Irregularities and Prediction of Major Disasters (Systems Evaluation, Prediction, and Decision-Making)

Irregularities and Prediction of Major Disasters (Systems Evaluation, Prediction, and Decision-Making)

By: Yi Lin (author), Shoucheng OuYang (author)Hardback

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Although scientists have effectively employed the concepts of probability to address the complex problem of prediction, modern science still falls short in establishing true predictions with meaningful lead times of zero-probability major disasters. The recent earthquakes in Haiti, Chile, and China are tragic reminders of the critical need for improved methods of predicting natural disasters. Drawing on their vast practical experience and theoretical studies, Dr. Yi Lin and Professor Shoucheng OuYang examine some of the problems that exist in the modern system of science to provide the understanding required to improve our ability to forecast and prepare for such events. Presenting a series of new understandings, theories, and a new system of methodology, Irregularities and Prediction of Major Disasters simplifies the world-class problem of prediction into a series of tasks that can be learned, mastered, and applied in the analysis and prediction of forthcoming changes in materials or fluids. These internationally respected authors introduce their novel method of digitization for dealing with irregular information, proven effective for predicting transitional changes in events. They also: Unveil a new methodology for forecasting zero-probability natural disasters Highlight the reasons for common forecasting failures Propose a method for resolving the mystery of nonlinearity Include numerous real-life case studies that illustrate how to properly digitize available information Supply proven methods for forecasting small-probability natural disasters This authoritative resource provides a systematic discussion of the non-evolutionality of the modern system of science-analyzing its capabilities and limitations. By touching on the need for change in some of the fundamentals in basic scientific theories and relevant methodologies, this book provides the scientific community with the understanding and methodology required to forecast zero-probability major disasters with greatly improved accuracy.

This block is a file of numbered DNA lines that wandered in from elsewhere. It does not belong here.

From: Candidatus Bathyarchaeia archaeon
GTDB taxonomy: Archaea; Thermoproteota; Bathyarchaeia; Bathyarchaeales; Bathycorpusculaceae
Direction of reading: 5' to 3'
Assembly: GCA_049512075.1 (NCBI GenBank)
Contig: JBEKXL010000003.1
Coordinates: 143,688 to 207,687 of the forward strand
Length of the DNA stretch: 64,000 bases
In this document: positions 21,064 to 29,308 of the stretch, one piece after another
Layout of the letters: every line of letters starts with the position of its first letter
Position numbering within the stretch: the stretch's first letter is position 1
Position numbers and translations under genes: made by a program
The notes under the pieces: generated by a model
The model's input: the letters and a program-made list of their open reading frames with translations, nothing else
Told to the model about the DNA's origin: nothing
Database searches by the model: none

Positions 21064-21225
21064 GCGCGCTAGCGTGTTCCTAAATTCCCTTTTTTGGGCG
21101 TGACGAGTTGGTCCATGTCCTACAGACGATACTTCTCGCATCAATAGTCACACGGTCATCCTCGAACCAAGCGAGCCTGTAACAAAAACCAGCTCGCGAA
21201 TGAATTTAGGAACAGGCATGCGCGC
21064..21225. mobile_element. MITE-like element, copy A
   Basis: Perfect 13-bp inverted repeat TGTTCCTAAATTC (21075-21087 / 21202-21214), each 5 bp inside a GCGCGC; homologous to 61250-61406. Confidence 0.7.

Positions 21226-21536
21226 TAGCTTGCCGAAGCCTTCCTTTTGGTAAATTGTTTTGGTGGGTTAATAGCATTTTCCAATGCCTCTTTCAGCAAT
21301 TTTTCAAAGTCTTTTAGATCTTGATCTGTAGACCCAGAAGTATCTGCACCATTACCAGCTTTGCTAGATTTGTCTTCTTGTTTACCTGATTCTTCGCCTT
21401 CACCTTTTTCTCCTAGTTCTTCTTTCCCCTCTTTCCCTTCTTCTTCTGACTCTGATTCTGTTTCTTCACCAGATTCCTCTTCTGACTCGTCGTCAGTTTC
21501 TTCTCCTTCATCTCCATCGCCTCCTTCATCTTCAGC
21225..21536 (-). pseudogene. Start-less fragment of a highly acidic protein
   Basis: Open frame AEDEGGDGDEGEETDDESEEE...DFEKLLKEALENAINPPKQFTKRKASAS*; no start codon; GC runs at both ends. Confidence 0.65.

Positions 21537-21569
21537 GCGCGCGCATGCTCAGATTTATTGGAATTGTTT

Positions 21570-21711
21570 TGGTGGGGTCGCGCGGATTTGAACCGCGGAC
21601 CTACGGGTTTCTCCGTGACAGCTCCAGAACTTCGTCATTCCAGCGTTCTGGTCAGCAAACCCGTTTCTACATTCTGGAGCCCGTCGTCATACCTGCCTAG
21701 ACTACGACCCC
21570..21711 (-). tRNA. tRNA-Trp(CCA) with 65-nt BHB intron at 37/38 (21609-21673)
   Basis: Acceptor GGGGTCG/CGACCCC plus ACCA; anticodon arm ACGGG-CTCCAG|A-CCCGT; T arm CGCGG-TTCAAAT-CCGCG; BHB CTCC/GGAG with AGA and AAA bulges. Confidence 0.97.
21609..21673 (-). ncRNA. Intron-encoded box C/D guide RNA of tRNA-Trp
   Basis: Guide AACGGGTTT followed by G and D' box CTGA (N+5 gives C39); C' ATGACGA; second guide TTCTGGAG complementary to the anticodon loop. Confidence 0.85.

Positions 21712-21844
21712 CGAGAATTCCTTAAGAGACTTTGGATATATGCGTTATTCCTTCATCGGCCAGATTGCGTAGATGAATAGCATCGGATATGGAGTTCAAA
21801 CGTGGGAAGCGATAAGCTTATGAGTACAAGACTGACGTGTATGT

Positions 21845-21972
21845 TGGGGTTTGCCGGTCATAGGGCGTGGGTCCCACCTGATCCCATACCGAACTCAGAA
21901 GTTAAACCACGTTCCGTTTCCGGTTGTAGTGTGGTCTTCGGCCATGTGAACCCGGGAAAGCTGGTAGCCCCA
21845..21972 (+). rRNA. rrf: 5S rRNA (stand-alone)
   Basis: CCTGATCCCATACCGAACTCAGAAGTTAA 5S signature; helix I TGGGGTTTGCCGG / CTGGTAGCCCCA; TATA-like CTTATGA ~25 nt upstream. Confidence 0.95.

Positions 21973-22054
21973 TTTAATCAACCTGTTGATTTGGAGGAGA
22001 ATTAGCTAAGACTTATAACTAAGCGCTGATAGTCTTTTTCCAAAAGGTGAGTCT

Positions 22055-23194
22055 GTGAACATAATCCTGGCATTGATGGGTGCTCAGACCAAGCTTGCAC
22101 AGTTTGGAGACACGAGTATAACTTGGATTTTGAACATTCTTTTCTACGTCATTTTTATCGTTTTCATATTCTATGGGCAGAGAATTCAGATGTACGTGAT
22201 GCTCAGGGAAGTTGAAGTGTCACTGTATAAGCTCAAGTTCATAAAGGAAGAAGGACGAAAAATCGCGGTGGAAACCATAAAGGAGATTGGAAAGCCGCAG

About Author

Yi Lin, Ph.D. holds all his educational degrees in pure mathematics and had a 1-year postdoctoral experience in statistics at Carnegie Mellon University. Currently, he is a guest professor of several major universities in China, including the College of Economics and Management at Nanjing University of Aeronautics and Astronautics; a professor of mathematics at Slippery Rock University, Pennsylvania; and the president of the International Institute for General Systems Studies, Inc., Pennsylvania. Dr. Lin serves on the editorial boards of professional journals, including Kybernetes: The International Journal of Systems and Cybernetics, the Journal of Systems Science and Complexity, the International Journal of General Systems, and others. Dr. Lin's research has been funded by the United Nations, the State of Pennsylvania, the National Science Foundation of China, and the German National Research Center for Information Architecture and Software Technology. He has published well over 200 research papers and 18 books and special topic volumes. Over the years, Dr. Lin's scientific achievements have been recognized by various professional organizations and academic publishers. In 2001, he was inducted into the Honorary Fellowship of the World Organization of Systems and Cybernetics. His research interests include mathematical and general systems theory and applications, foundations of mathematics, data analysis, predictions, economics, finance, management science, and philosophy of science. Shoucheng OuYang, Ph.D. pursued his higher education in the department of Meteorology of Nanjing University. Currently, he is a full professor at Chengdu University of Information Technology, a member of the Chinese Association of Geophysics, the International Institute of General Systems, Inc. (United States), and an invited editor of Emerald Journals (United Kingdom), and serves on the editorial or advisory boards of several journals, including Applied Geophysics and Scientific Inquiry. Through practice, he established the theory of blown-ups and the method of digitization. Due to its real-life applicability, Professor OuYang's research of the theory and method were funded at various times by many local and national funding agencies and have been employed by some commercial weather forecasting services. He has made over 10 technological innovations, and introduced the theories of second stir and stirring energy. With invitations and relevant funding, Professor OuYang has traveled to Europe, Canada, and the United States to make conference presentations and deliver speeches. As of this writing, he has published more than 10 books. He has published over 100 research articles with more than 40 of these papers being collected by such databases as the Science Citation Index (SCI) and Engineering Index (EI) since 1998. Professor OuYang is currently working on various general problems using the concepts of uneven heat and information of changes.